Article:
The Book of the Duchess and Other Poems
Historical Context: The Black Knight
Most of Chaucer's works contain references to famous historical, classical, and mythical figures. This trend holds true in Chaucer's Book of the Duchess. Most strikingly, The Black Knight plays a hefty role in the story. Because of the character's emotional state as well as his personal connection with Chaucer, The Black Knight proves an intriguing character in Chaucerian studies. By examining the historical context of The Black Knight, the reader better understands Chaucer's purpose for writing the story, while also allowing for close analysis of allusions made within the text.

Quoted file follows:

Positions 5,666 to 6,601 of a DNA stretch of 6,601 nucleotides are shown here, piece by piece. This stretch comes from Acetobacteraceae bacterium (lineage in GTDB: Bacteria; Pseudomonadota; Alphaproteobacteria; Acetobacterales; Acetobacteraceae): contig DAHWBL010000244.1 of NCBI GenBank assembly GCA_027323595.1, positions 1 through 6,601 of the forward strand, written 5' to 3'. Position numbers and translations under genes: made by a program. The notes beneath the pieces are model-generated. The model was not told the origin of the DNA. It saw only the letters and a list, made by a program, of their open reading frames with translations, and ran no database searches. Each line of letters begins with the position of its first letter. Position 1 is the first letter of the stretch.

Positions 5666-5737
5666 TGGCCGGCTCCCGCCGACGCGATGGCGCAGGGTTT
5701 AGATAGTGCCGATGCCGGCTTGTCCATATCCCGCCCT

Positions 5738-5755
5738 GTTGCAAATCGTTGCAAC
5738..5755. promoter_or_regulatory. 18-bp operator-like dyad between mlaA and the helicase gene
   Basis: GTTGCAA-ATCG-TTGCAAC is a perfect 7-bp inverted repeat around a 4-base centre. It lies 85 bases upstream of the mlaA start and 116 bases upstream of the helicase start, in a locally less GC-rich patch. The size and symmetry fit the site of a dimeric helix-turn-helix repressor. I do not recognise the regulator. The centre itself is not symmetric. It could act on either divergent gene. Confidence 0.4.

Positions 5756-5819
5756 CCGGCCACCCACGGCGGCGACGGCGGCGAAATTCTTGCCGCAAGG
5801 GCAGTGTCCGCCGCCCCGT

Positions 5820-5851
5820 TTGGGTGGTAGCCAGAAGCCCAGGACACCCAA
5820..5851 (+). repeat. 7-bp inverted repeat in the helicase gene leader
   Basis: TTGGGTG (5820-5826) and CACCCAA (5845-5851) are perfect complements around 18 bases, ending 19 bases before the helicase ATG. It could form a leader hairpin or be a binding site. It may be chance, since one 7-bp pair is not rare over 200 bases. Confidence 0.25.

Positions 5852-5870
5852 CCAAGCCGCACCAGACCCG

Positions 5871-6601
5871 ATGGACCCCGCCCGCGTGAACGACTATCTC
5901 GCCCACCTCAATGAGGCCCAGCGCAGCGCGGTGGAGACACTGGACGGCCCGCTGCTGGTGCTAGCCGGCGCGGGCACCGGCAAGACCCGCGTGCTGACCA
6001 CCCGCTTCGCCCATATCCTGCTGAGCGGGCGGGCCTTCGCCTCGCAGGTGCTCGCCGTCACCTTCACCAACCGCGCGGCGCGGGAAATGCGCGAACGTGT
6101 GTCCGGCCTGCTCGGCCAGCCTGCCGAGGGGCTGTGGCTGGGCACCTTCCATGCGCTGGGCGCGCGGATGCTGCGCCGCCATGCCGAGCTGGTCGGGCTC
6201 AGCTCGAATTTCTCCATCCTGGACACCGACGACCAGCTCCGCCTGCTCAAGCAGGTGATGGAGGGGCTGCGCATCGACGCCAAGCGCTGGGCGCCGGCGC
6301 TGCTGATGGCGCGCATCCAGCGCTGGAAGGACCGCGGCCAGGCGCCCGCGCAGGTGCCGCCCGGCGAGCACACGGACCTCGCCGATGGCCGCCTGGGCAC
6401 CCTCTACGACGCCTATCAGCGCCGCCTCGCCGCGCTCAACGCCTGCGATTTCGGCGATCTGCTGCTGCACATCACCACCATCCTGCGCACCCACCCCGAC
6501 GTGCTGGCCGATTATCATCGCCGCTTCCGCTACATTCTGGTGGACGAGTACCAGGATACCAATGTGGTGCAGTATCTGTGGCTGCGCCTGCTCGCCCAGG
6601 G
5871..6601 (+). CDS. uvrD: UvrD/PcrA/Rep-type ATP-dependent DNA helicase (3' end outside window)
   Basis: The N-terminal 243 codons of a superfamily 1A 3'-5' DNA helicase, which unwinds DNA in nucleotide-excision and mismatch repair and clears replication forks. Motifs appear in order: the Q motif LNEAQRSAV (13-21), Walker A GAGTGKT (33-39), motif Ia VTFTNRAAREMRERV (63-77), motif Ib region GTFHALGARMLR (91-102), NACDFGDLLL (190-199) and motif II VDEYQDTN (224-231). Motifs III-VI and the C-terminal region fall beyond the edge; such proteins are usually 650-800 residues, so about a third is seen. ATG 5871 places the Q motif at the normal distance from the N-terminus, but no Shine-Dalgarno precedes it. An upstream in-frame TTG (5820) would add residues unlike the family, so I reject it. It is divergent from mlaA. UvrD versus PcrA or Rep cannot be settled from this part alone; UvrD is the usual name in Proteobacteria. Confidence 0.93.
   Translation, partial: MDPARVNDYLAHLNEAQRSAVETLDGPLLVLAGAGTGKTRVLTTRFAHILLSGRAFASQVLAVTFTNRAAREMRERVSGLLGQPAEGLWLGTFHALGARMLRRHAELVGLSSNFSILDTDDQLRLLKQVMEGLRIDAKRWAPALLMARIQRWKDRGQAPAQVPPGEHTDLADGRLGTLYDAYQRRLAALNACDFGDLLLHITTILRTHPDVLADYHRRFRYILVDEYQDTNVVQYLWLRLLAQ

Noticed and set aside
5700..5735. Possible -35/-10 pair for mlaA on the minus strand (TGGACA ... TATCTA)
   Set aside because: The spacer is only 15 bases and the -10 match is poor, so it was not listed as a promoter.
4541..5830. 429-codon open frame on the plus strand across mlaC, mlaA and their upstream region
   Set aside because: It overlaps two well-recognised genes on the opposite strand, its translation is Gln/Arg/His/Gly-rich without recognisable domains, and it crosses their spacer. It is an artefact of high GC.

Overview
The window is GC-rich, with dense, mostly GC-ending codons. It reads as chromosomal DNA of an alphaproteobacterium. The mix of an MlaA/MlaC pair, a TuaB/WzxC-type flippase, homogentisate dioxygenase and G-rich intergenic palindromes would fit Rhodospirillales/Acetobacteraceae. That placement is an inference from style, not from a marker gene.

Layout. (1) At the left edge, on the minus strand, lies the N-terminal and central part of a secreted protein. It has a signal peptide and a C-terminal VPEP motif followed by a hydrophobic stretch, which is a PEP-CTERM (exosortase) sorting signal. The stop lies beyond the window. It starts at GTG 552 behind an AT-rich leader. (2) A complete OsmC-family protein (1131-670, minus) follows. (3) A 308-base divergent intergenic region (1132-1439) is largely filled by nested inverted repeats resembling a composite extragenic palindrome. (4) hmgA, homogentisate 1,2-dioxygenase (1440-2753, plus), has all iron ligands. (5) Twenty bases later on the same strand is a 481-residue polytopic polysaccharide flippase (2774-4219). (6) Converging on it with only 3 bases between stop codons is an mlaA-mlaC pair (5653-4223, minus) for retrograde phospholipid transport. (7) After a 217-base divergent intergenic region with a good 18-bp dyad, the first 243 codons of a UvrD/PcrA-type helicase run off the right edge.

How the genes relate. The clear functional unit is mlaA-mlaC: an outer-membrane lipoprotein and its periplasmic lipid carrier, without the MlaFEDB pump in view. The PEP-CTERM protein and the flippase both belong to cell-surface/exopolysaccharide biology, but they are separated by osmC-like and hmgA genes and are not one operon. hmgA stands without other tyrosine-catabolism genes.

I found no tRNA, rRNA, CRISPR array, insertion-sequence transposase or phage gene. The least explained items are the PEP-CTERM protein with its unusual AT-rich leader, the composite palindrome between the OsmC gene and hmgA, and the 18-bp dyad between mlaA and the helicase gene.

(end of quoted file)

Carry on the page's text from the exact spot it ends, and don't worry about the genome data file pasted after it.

In order to examine the historical context of the Black Knight, one must know to whom Chaucer refers in that allusion. It is widely asserted that Chaucer intends the audience to know that The Black Knight is John of Gaunt, "the third son of King Edward III and King Philippa" (Rossignol 192). During his lifetime, which spanned 1340 through 1399, John of Gaunt was Earl of Richmond and the Duke of Lancaster (Dictionary of the Middle Ages 7:134).
Due to his high social status, it is evident that John of Gaunt was a well-known figure during Chaucer's time. According to the Dictionary of the Middle Ages, John of Gaunt was...
Join Now to View Premium Content
GradeSaver provides access to 840 study guide PDFs and quizzes, 6271 literature essays, 1740 sample college application essays, 251 lesson plans, and ad-free surfing in this premium content, “Members Only” section of the site! Membership includes a 10% discount on all editing orders.
Already a member? Log in